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The Articles of Confederation and the Northwest Ordinance

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  • 0:06 The Articles of Confederation
  • 3:21 Northwest Ordinance
  • 4:13 Lesson Summary
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Instructor: Clint Hughes

Clint has taught History, Government, Speech Communications, and Drama. He has his master's degree in Instructional Design and Technology.

The Articles of Confederation was the new nation's founding document, but the government established under the Articles was too weak. The new central government had no way of raising revenue and no ability to enforce the commitments made by the states. The Northwest Ordinance paved the way for the growth of the new nation.

The Articles of Confederation and the Northwest Ordinance

We declared Independence, so now what? The new nation is going to need some form of government. We're going to have to establish something, but what form should it take?

It is important to realize that the constitution was not the first founding document after independence. So, how were things set up at first? I usually liken the first national government to the European Union. Realistically, each individual state saw itself as its own country. Having just dealt with what they considered tyranny from an outside force, the founders were very afraid of a strong central government. They especially did not want taxes to be imposed from some central government. After all, No taxation without representation had been the rallying call for the revolution.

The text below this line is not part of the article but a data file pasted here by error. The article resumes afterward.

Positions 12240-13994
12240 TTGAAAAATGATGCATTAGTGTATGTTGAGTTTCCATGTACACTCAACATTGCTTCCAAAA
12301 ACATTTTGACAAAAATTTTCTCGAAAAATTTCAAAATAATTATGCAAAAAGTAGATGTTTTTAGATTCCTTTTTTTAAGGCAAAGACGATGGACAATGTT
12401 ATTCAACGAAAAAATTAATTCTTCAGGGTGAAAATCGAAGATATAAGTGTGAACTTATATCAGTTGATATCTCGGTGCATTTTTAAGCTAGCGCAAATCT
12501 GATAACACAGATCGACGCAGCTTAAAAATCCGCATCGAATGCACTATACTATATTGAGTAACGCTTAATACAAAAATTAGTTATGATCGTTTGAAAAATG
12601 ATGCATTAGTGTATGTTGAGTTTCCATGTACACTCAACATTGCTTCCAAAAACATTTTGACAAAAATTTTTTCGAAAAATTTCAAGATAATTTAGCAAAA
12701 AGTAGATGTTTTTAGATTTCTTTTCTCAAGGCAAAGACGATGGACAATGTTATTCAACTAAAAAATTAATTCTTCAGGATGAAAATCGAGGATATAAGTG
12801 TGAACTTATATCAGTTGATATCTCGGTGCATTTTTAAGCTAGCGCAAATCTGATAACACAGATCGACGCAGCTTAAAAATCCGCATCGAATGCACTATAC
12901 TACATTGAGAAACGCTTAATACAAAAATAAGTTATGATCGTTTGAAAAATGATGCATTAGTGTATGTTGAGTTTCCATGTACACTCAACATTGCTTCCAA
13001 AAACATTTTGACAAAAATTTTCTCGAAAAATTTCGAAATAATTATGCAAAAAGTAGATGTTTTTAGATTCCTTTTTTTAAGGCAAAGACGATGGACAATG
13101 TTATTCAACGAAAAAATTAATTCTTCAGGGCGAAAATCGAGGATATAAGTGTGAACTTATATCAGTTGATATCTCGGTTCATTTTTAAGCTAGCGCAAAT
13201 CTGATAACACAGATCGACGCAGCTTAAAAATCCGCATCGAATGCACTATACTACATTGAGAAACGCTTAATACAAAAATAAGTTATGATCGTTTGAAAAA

The Articles of Confederation

So, what did the Articles of Confederation establish? The Articles of Confederation created a central government, but most power still rested in the states. The purpose of the central government was diplomacy, printing money, resolving controversies between the states and, most importantly, coordinating the war effort - this included creation and maintenance of the Continental Army. The problem was the central government was given this job but was given no way to accomplish it.

Each state only had one vote in the unicameral legislature
Unicameral Legislature

Under the Articles of Confederation, the congress was tasked with creating and maintaining an army, and they could request states to send soldiers, but they couldn't demand or enforce the request. Also, under the Articles of Confederation, the central government could print money, but they could not tax. The federal government could request that all of the states pay their fair share, but that is when like all of your friends go out for pizza - Pennsylvania's a super cool and super nice guy, but he always leaves his wallet at home!

The printing of money to pay for the war, but having no way to back the money led to horrible inflation. By the end of the war, everyone had fistfuls of worthless money! When the states were asked to raise taxes to back the currency, most just refused and just began printing their own money, which then also succumbed to the same inflation.

Under the Articles, it is easy to see how the primary power was left to the states. Each state had one vote in the unicameral legislature - unicameral meaning it only had one body or house. They needed 9 of 13 states to enact a law, and in order to amend the articles themselves, they needed unanimous agreements from the states. To go back to our friends' night out for pizza analogy, imagine getting 13 friends to be unanimous on even something as simple as what crust they want on their pizza!

Even with the modest powers granted to the government by the Articles of Confederation, it took until 1781 to ratify them. This was mostly due to Maryland and some territorial disputes. These disputes were ended when the central government ceded control over the western territories. That brings us to the Northwest Ordinance.

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